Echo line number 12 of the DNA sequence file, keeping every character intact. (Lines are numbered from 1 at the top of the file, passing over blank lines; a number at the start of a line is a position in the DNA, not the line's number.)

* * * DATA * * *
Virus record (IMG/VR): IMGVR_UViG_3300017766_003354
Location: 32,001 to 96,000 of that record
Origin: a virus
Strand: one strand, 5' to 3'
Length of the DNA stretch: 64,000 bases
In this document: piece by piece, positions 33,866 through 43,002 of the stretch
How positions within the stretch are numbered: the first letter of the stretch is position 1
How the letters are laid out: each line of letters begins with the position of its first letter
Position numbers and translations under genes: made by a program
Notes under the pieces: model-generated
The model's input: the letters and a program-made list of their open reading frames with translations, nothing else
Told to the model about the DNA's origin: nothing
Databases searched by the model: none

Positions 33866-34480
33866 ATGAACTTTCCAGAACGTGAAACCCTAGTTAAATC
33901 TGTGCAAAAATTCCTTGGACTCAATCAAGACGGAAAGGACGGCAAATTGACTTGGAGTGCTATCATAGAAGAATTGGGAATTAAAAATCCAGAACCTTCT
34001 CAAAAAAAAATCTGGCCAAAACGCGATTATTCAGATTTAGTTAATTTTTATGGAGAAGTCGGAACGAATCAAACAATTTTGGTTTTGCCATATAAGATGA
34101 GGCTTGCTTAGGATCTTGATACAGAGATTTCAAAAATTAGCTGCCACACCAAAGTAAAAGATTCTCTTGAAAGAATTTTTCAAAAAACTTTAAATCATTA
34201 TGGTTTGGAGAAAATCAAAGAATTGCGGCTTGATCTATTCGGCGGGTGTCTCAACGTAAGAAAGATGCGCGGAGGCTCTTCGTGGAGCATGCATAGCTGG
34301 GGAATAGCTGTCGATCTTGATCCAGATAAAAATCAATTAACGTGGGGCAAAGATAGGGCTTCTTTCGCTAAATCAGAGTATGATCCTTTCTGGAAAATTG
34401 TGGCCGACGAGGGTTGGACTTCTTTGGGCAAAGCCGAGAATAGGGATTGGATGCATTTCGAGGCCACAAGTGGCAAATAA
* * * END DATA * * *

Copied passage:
Told to the model about the DNA's origin: nothing